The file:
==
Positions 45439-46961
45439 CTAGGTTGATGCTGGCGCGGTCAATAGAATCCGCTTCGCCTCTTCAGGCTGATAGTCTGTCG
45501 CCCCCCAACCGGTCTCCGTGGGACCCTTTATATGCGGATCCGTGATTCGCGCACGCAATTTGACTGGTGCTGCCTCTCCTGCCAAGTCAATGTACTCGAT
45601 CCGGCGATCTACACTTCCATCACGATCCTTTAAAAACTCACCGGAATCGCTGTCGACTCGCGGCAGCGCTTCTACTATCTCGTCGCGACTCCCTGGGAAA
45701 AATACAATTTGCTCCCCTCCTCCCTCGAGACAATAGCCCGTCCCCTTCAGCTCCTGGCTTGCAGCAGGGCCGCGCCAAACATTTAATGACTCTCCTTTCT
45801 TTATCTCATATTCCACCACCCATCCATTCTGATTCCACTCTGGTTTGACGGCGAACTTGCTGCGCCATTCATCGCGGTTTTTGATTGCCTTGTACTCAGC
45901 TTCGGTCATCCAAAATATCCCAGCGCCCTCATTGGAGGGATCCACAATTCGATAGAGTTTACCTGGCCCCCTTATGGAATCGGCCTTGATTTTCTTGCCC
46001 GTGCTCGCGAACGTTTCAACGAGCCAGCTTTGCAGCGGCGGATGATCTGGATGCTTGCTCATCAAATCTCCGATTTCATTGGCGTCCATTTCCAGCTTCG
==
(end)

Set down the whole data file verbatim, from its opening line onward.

Positions 45439-46961
45439 CTAGGTTGATGCTGGCGCGGTCAATAGAATCCGCTTCGCCTCTTCAGGCTGATAGTCTGTCG
45501 CCCCCCAACCGGTCTCCGTGGGACCCTTTATATGCGGATCCGTGATTCGCGCACGCAATTTGACTGGTGCTGCCTCTCCTGCCAAGTCAATGTACTCGAT
45601 CCGGCGATCTACACTTCCATCACGATCCTTTAAAAACTCACCGGAATCGCTGTCGACTCGCGGCAGCGCTTCTACTATCTCGTCGCGACTCCCTGGGAAA
45701 AATACAATTTGCTCCCCTCCTCCCTCGAGACAATAGCCCGTCCCCTTCAGCTCCTGGCTTGCAGCAGGGCCGCGCCAAACATTTAATGACTCTCCTTTCT
45801 TTATCTCATATTCCACCACCCATCCATTCTGATTCCACTCTGGTTTGACGGCGAACTTGCTGCGCCATTCATCGCGGTTTTTGATTGCCTTGTACTCAGC
45901 TTCGGTCATCCAAAATATCCCAGCGCCCTCATTGGAGGGATCCACAATTCGATAGAGTTTACCTGGCCCCCTTATGGAATCGGCCTTGATTTTCTTGCCC
46001 GTGCTCGCGAACGTTTCAACGAGCCAGCTTTGCAGCGGCGGATGATCTGGATGCTTGCTCATCAAATCTCCGATTTCATTGGCGTCCATTTCCAGCTTCG